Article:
Jan de Bont, the original director of 1998’s Godzilla, reveals a significant difference in his vision of the film. De Bont began his movie-making career as a cinematographer in his native Netherlands. After he moved to Hollywood, de Bont worked on several famous films including the Stephen King horror film Cujo and Bruce Willis’s cinematic breakout hit Die Hard. Eventually, de Bont transitioned into directing, and his directorial debut was the 1994 action thriller Speed, starring Keanu Reeves. In 1994, de Bont was also tapped to direct TriStar Pictures’ adaptation of Toho’s Godzilla, but was quickly replaced by Roland Emmerich.
When it premiered in 1998, Emmerich’s Godzilla quickly gained a reputation as a major disappointment. Despite earning a high profit, the monster movie’s box office return was drastically lower than estimates, and critics almost universally slammed the film itself for its poor script, acting, and directing. Godzilla fans had a similar adverse reaction, with many upset by the 1998 film departing from its source inspiration by redesigning the King of Monsters. Emmerich’s Godzilla was CGI and had thinner, longer limbs built for speed, not the lumbering monster audiences had known for decades. As a result of its negative reception, Godzilla 1998 never received any sequels that the studio had planned for it. Now, the original director reveals his plan, which may have prevented the fan backlash.
In a recent interview with Yahoo! News, de Bont revealed the major difference between his Godzilla and Emmerich’s. The director shared that his plan was to imitate the monster’s original appearance in Japan by using an actor in a suit to portray Godzilla. Unfortunately, according to de Bont, TriStar felt this plan was too expensive and replaced him. Check out de Bont’s explanation below:
“I really wanted to make Godzilla, I wanted it so badly. I loved what he was in Japan. I love that it wasn’t so perfect.
It was a guy in a suit! It was so great. The movements, there was something human about it. The guy in the suit was sweating like a pig and he said he was losing two pounds every minute because it was 125lbs and it was rubber… he said he could only do one take at a time.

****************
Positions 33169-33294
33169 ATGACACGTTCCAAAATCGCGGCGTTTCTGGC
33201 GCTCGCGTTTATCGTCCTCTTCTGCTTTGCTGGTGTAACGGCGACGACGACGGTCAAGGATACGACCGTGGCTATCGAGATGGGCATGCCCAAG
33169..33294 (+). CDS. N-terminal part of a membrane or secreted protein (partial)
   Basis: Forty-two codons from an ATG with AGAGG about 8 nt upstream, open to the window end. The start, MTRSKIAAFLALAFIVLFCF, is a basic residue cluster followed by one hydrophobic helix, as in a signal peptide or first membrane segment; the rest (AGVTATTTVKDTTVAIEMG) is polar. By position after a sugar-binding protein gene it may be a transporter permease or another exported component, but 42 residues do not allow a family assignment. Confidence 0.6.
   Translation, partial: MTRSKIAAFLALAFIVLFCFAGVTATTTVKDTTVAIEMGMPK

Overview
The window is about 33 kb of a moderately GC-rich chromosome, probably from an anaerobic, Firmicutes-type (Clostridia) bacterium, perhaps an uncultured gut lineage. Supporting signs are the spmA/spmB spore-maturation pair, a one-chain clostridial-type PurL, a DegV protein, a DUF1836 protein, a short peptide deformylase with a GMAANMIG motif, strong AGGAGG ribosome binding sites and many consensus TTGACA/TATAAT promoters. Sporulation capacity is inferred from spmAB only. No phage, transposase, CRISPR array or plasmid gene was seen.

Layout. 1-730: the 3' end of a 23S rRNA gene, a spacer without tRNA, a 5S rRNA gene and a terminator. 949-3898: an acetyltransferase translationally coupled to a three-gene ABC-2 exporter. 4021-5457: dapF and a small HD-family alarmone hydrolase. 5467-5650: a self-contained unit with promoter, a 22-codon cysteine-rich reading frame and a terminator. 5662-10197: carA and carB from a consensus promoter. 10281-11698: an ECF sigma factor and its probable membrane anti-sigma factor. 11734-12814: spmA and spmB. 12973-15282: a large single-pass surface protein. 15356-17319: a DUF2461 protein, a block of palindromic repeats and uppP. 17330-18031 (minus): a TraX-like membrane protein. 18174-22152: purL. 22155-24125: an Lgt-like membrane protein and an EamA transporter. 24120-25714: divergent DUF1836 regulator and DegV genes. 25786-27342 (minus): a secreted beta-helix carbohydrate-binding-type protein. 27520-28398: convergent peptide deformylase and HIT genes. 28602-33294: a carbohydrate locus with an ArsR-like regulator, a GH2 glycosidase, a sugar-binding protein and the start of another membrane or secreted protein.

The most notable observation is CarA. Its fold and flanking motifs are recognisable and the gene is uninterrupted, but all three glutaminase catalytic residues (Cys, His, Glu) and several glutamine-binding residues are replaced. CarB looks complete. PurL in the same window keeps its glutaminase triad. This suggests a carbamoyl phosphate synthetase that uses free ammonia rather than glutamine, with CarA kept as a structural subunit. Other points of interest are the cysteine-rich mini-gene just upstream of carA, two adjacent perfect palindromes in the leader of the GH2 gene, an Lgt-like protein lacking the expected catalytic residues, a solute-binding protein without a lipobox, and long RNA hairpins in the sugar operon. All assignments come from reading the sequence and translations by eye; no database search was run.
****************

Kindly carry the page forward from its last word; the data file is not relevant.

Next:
We had a really good script and everybody loved it. [But] the reason they got rid of me is because they said my budget was higher than Roland Emmerich. I said that’s impossible because they’re going to use the same effects people as I do and they’re going to charge exactly the same. Because the guy was in the suit, the motions were very different to what a dinosaur would do and that was very attractive to me.”
De Bont’s plan to use practical effects instead of CGI would have definitely changed Godzilla 1998 in a major way. While it is impossible to say for certain that the change could have transformed Emmerich’s disappointing Godzilla movie into a hit, using an actor to portray Godzilla would likely have improved many fans’ reactions to the monster. What made Emmerich’s redesign so upsetting was that it represented Godzilla as essentially just a massive dinosaur, an animal with no agency, instead of either the villain or hero of the movie. By using an actor in a Godzilla suit, de Bont’s interpretation would have been naturally anthropomorphic and would have allowed viewers to decide the monster’s motivation for his rampage.
Of course, de Bont’s change wouldn’t have guaranteed success for Godzilla 1998. His film could have still suffered from the other problems that Emmerich’s version did, but there’s no doubt that improving Godzilla as a character would have improved the whole film. Still, thanks to the 1998 Godzilla failure, the franchise was rebooted by Legendary Pictures, which seems to have learned from Emmerich’s mistake. Godzilla in Legendary’s Monsterverse clearly has heroic traits, showing that the heart of every Godzilla movie should be the monster itself.